Why managing your appetite will keep the doctor away

After a heavy meal, some people are seen reaching out for their favourite snacks. But according to health experts, if the habit is a regular craving, it can lead to health problems.
Individuals should not eat beyond the recommended amount for a day. / Solomon Asaba
Individuals should not eat beyond the recommended amount for a day. / Solomon Asaba

After a heavy meal, some people are seen reaching out for their favourite snacks. But according to health experts, if the habit is a regular craving, it can lead to health problems.

Medics say only pregnant women and the sick are recommended to eat frequently because their energy and nutrient needs are beyond those of other people. The rest should learn to control their appetite.

 

Eating all the time is a form of nutritional indiscipline, says Dr Daniel Gahungu, a general practitioner at Polyclinic de l’Etoile in Kigali.

 

“The human body has an intrinsic mechanism to signal when food is needed. Even when it is eating time, you should eat just what is enough. As soon as you get the feeling of satisfaction, you should stop eating. It makes no sense to eat like there is no tomorrow,” he says.

 

Dr Gahungu further explains that most people crave for snacks between meals, because they cannot switch their minds off food.

“In the end they run to eat whatever snack crosses their eyes. Thinking about food all the time drives many into eating irresponsibly. In such situations, there are constant cravings unless individuals find an activity to divert their attention,” explains, Gahungu.

Do not exceed your daily calorie requirements

Males need around 10,500kiloJoules (2,500Kilocalories) while females require about 8,400kilojoules (2,000Kilocalories) of energy per day to maintain a normal body.

However, research shows that those who eat snacks frequently go beyond these figures and could end up becoming obese.

According to a study in the Journal of Consumer, researchers found that people who tended to consume more did not feel satisfied after just one pack, so they eat multiple packs, which leads to overeating and eventually gain excess weight.

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Snacks between meals forces individuals to consume excess calories in form of junk. / Solomon Asaba.

The findings are supplemented by Dr Menelas Nkeshimana, an internal medic at University Teaching Hospital in Kigali (CHUK).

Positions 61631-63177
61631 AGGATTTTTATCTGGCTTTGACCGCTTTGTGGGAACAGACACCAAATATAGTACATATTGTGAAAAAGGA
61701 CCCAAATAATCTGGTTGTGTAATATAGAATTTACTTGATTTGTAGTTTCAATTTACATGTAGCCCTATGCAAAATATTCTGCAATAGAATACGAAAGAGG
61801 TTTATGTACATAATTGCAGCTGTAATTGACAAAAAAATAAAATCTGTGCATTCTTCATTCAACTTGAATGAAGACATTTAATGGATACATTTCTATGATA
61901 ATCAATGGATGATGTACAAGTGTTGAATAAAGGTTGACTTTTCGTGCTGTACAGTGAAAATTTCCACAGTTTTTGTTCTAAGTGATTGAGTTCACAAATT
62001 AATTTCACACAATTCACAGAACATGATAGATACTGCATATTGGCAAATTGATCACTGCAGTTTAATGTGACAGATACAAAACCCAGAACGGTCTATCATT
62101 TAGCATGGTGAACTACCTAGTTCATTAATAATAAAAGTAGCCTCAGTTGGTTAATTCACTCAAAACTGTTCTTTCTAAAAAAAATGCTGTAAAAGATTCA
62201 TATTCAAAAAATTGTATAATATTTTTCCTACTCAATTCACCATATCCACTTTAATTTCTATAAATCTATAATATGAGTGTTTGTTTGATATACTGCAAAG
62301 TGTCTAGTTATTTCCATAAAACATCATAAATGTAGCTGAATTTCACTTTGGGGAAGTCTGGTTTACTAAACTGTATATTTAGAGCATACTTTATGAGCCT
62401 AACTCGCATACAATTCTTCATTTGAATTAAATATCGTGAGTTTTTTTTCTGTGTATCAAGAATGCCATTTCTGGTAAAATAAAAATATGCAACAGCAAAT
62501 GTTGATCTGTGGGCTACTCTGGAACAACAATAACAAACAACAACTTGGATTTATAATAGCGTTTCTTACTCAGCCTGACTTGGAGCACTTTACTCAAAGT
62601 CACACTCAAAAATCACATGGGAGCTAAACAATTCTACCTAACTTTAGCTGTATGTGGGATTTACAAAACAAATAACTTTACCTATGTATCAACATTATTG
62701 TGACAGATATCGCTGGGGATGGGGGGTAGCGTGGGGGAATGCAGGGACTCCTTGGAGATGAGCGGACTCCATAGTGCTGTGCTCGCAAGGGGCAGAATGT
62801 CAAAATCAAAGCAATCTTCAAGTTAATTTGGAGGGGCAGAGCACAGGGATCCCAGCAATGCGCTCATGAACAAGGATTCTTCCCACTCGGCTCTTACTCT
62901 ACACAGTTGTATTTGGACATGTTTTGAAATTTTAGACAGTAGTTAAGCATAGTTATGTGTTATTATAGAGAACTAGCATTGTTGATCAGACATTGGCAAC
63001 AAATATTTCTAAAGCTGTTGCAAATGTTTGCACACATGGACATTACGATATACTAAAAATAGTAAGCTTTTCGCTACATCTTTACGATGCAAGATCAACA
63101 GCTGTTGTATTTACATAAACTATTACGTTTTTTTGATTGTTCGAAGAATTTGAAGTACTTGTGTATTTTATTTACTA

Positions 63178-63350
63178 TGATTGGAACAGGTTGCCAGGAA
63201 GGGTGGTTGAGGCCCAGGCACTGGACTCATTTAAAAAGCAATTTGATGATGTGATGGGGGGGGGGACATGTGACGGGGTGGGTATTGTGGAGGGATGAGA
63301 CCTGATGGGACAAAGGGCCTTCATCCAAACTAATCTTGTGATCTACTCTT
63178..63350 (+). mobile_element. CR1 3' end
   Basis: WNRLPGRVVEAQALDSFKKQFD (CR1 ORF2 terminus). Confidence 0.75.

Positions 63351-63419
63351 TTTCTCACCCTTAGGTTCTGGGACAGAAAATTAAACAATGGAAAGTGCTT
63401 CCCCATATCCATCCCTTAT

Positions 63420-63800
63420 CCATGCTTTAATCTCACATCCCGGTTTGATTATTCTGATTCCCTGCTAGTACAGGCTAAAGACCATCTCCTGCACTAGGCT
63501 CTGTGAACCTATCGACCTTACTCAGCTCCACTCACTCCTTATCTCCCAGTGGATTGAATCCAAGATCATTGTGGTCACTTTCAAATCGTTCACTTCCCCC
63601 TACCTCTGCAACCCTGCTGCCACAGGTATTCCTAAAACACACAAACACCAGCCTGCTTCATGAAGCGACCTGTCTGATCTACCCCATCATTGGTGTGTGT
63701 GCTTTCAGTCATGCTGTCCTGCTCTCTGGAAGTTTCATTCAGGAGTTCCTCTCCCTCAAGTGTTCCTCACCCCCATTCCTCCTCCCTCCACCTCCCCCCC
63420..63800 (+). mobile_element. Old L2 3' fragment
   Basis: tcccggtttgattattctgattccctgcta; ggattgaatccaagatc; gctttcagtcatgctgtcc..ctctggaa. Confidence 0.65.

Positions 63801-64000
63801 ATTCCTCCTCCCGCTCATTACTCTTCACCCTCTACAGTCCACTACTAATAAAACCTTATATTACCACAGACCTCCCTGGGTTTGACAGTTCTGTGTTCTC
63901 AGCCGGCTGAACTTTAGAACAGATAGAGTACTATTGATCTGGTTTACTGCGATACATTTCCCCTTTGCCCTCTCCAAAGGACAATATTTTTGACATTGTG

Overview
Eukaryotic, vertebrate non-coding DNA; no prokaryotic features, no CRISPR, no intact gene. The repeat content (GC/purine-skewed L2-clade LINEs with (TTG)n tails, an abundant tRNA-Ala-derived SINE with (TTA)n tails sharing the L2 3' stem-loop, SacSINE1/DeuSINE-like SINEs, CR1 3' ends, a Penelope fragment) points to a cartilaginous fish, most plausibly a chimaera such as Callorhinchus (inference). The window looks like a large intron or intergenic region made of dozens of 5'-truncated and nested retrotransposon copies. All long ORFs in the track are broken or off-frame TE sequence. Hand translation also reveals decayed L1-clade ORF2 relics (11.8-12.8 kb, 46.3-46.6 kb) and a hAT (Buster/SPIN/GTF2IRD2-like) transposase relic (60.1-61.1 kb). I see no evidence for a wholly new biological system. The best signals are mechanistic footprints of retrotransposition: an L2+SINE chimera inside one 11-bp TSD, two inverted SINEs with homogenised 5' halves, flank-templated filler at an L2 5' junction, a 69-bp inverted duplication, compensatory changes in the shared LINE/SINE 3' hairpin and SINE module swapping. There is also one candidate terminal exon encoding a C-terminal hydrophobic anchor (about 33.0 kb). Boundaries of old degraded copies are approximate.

“There is a limit to the daily nutritional requirements of the human body. The more you eat, the more you are likely to accumulate a lot of calories. This could eventually result into obesity,” he explains.

Dr Gahungu echoes these views pointing out that most times when people crave for food, they crave for junk products that are high in calories and these lead to cardiovascular diseases.

“Most of these foods are high in calories and when taken in excess, it leaves many at the risk of heart diseases,” explains Gahungu.

Nkeshimana further warns that individuals need to avoid situations of stress and depression since these could drive them into frequent snacking.

“People who are stressed either lose appetite or gain it. It is important that when someone experiences such situations, they seek proper medical care than resort to snacks,” advises Nkeshimana.

A risk for diabetes and cancer

Sometimes people who enjoy snacks have a habit of shunning normal meals and end up eating late in the night. Regrettably, a recent study published in the journal Cancer Epidemiology, Biomarkers & Prevention shows that eating a late dinner or snacking at night may increase a person’s risk of breast cancer and diabetes.

From a total of 2,212 female participants whose eating and sleeping patterns were recorded for a year, researchers at the university of California found that for every three hours of extra fasting per night, participants were 20 percent less likely to suffer from high blood sugar which has a connection to both cancer and diabetes.

The research found that increasing the amount of time spent fasting overnight reduces blood sugar levels and in turn, reduces the risk of both diseases.

Do not skip any meal

Dr Raymond Awazi from La Croixdu Sud Hospital in Kigali explains that skipping any meal especially breakfast can result into serious consequences that reduce energy supply to the body.

“Skippers could starve during normal eating time and choose not to eat meals like breakfast. The problem is that they will instead end up over eating at the end of the day,” he explains.

He adds that eating all meals ensures that more stable blood sugar composition of blood is maintained and fewer food cravings are experienced.

“Because you’re re-fueling your body when it is necessary, you will have all the energy that you need,” says, Dr Awazi.

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